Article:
3 Ways to Keep Your Digestive System Happy & Healthy


ID-100177569A healthy digestive system can cut down on common ailments many people experience, some of which occur on a weekly or even daily basis. An upset stomach, indigestion, acid reflux, nausea, constipation and abdominal pain could all be eased or even relieved with a healthy digestive system.

Fortunately, the majority of tips we advise patients to follow in order to boost their digestive tract are very simple and easy to follow – the trick is actually to stick to them. Most people report it only takes a few days until they start to notice differences in their energy levels, bowel movements and overall health.

Fiber, Fiber, Fiber

When too much processed food, fat and sugar are in a person’s diet, their digestive system has to work overtime. There’s a reason doctors often advise that patient’s actively monitor the amount of processed food they consume and that they pay attention to fiber consumption.  Fiber is found in a large variety of foods – most vegetables and fruits are good sources of fiber, and so are lean meats, fish and nuts.

Foods especially high in fiber include raspberries, bananas, pears, figs, oatmeal, brown rice, whole wheat bread, lentils, artichokes, broccoli, and green peas.  A balanced diet high in fiber and low in overly processed foods will go a long way toward maintaining a healthy, happy digestive system.


Good hydration is always a plus, but hydration also helps keep your digestive system on track. When a person is even slightly dehydrated, his or her digestive system may slow down, which can lead to constipation. Water is the ideal beverage, but other fluids low in sugar are also a solid choice. We advise that patients monitor their fluid intake each day by setting goals for how much water they will drink when they wake up (a full glass is best), before lunch and around dinner time.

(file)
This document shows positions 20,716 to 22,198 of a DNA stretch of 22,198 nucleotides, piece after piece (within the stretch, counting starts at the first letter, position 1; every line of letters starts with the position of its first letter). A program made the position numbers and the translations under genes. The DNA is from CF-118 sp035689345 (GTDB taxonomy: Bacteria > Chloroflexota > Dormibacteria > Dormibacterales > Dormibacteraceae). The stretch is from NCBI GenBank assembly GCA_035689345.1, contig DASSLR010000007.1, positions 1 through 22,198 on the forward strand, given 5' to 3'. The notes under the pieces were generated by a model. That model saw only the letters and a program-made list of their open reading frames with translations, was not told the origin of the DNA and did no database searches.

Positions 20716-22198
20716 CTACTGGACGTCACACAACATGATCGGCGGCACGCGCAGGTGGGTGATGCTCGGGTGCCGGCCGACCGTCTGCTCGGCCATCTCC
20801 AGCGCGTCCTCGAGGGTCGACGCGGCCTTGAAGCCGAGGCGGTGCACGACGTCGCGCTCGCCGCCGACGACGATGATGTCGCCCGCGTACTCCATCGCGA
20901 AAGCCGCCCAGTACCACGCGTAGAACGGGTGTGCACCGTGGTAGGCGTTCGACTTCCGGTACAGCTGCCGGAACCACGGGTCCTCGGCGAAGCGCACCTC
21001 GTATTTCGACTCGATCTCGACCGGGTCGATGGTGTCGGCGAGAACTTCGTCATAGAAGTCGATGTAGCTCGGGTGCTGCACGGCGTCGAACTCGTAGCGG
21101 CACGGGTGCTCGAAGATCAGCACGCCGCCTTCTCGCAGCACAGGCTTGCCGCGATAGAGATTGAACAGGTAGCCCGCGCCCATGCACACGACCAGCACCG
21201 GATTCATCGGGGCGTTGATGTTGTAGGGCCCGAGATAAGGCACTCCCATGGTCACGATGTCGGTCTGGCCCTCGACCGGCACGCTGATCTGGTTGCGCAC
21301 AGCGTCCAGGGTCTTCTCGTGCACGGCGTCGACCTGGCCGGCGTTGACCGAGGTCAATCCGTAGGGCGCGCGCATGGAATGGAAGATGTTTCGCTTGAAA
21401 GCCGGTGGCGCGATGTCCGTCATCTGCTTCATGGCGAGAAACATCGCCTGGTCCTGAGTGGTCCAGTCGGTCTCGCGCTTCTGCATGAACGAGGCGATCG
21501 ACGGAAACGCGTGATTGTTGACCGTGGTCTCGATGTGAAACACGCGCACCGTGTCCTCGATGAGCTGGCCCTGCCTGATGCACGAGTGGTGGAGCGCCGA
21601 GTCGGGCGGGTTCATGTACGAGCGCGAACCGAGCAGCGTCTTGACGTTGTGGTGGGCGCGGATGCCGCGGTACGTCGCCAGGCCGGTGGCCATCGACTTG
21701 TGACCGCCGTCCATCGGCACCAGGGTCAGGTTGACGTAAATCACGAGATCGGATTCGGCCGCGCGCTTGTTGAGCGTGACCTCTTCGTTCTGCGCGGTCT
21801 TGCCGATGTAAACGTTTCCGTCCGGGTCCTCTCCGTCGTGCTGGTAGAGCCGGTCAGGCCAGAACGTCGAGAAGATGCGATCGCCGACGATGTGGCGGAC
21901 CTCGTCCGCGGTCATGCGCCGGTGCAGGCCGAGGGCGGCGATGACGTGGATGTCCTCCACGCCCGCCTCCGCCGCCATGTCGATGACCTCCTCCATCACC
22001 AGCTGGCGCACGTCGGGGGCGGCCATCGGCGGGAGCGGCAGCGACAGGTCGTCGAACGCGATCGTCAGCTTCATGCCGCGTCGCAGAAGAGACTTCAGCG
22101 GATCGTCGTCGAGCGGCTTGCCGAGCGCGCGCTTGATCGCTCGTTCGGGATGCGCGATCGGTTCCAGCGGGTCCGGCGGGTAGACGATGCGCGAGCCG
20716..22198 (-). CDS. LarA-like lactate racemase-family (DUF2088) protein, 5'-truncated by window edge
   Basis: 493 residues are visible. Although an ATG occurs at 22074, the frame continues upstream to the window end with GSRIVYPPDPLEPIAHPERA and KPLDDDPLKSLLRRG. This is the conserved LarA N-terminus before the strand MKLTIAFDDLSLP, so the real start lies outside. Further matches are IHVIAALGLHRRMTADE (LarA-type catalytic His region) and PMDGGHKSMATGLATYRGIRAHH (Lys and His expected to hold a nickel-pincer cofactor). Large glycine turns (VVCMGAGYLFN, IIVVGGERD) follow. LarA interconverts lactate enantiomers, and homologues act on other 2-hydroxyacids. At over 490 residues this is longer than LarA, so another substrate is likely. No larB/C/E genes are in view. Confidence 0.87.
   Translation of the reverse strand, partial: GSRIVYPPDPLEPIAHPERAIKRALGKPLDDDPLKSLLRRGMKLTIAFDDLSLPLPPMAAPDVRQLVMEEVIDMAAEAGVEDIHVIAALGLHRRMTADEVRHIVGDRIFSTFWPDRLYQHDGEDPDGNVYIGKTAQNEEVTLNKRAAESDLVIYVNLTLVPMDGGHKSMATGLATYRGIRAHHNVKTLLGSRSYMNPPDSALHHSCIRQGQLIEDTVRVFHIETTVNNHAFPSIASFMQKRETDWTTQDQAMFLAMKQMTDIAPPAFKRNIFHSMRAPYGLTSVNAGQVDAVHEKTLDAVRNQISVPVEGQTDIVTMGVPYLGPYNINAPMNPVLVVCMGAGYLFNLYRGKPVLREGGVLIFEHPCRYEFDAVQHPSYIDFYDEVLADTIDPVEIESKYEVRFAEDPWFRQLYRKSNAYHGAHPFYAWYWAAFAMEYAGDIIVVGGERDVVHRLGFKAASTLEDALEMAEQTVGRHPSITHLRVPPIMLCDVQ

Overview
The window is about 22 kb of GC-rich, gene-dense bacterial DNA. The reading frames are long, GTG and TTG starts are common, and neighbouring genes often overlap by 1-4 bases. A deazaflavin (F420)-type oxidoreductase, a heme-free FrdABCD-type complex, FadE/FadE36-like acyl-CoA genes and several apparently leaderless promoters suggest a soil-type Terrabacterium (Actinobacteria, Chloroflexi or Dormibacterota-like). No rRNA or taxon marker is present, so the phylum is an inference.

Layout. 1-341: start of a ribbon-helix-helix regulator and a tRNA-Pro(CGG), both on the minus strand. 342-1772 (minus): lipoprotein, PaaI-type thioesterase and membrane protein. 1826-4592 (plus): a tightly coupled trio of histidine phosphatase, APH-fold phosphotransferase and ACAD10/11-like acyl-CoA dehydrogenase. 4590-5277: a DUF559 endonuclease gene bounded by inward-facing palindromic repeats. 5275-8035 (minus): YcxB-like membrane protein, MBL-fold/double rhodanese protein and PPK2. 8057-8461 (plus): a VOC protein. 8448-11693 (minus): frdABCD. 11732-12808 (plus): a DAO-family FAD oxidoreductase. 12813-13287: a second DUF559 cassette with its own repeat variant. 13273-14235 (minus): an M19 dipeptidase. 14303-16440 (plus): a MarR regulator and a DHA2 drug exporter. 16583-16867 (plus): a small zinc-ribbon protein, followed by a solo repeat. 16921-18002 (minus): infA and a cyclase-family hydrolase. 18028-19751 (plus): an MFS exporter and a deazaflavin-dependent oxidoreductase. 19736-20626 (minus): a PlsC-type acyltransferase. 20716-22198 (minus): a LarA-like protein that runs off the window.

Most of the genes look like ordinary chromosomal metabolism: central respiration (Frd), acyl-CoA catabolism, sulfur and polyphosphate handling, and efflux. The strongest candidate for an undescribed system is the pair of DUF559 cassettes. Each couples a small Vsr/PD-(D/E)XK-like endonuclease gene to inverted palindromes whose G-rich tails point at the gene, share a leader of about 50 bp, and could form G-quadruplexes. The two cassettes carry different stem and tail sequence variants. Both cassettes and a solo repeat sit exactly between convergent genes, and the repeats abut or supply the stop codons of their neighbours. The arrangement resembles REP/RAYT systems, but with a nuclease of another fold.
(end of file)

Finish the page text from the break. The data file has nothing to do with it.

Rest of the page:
Manage Stress

Your stress level can easily complicate an already unbalanced digestive situation. Not all stress causes stomach issues, but anxiety has been known to lead to digestive problems. Some of these problems include indigestion, nausea, vomiting, diarrhea and constipation. Patients are advised to discuss their symptoms with their gastroenterologist so other conditions can be ruled out, particularly if the issues are persistent and not relieved by at-home remedies.

If you believe that stress may be the source of your digestive issues, your doctor will likely suggest a change in diet and exercise, and may suggest additional stress relief-based exercises. We invite you to learn more about stomach issues caused by anxiety.

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